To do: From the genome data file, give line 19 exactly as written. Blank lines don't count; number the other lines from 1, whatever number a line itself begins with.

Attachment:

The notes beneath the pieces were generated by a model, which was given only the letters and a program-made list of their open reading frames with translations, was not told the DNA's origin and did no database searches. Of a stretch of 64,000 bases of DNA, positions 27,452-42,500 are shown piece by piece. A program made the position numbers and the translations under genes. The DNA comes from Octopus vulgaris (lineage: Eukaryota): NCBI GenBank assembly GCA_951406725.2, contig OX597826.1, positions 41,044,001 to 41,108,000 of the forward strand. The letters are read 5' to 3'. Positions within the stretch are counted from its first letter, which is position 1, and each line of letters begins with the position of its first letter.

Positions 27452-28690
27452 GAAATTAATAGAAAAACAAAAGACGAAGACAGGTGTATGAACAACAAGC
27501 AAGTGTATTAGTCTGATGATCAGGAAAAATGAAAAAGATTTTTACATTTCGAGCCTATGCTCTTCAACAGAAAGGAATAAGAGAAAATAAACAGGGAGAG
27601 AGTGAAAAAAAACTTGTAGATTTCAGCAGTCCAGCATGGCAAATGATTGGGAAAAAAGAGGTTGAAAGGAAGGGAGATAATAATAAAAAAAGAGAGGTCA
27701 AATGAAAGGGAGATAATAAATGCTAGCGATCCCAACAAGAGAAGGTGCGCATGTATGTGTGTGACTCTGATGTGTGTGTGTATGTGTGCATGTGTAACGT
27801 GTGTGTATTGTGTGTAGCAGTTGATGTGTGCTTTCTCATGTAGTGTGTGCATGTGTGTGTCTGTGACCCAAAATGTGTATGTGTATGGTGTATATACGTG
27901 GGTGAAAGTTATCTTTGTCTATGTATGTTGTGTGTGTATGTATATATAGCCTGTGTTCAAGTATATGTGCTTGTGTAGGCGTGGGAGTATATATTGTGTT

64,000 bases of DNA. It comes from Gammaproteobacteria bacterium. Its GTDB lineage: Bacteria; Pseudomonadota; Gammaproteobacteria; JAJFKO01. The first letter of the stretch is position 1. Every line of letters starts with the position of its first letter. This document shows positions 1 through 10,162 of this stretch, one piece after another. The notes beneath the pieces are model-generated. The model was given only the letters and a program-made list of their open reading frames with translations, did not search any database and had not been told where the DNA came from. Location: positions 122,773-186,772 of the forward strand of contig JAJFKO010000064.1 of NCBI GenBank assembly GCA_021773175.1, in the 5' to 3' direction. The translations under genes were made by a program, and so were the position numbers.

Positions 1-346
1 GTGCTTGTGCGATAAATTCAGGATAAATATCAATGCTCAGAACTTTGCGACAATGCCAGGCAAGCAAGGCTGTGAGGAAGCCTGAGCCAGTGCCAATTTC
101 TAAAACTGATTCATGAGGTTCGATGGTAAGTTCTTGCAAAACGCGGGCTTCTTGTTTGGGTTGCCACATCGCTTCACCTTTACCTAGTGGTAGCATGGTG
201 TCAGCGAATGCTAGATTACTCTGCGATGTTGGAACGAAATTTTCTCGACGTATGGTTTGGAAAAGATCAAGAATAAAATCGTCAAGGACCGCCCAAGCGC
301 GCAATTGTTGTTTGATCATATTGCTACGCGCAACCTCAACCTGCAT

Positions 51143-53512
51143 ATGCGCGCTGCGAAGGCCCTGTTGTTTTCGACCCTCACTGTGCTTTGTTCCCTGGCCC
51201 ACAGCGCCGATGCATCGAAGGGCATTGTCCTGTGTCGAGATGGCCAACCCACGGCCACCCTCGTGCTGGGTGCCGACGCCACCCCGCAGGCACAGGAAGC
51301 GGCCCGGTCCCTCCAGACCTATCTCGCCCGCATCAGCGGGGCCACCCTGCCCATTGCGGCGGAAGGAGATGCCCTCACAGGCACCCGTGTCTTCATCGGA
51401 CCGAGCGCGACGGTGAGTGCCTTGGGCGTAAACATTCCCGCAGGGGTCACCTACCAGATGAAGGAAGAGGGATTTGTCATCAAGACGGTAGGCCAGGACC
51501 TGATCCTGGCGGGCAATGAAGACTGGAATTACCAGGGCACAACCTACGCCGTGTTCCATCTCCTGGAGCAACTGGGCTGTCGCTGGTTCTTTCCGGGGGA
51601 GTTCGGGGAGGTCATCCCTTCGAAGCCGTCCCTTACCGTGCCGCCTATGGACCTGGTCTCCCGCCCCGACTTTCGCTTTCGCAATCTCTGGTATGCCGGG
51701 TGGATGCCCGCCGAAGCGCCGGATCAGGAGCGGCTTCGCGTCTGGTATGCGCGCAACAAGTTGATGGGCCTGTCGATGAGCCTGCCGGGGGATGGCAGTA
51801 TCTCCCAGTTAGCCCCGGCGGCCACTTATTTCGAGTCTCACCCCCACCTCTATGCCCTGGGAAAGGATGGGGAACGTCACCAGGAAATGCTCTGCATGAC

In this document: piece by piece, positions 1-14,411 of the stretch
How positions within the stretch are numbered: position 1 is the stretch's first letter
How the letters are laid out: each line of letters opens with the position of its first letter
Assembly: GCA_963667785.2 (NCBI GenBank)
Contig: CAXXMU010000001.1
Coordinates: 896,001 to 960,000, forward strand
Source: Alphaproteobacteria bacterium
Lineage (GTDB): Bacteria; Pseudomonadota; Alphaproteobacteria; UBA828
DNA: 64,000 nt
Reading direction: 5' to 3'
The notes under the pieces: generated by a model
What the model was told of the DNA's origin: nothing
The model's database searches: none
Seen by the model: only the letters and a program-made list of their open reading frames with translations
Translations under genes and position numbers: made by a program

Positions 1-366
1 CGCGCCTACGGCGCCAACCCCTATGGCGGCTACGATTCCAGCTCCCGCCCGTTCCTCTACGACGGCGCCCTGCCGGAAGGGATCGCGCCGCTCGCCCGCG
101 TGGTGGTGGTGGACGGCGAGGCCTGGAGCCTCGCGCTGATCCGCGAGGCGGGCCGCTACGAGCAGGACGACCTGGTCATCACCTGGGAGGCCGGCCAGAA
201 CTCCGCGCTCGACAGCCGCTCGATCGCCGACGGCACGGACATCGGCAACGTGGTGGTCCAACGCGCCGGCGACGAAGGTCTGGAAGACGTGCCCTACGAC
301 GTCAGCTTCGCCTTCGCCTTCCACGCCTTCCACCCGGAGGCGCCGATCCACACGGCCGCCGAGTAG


51401 CCGAGCGCGACGGTGAGTGCCTTGGGCGTAAACATTCCCGCAGGGGTCACCTACCAGATGAAGGAAGAGGGATTTGTCATCAAGACGGTAGGCCAGGACC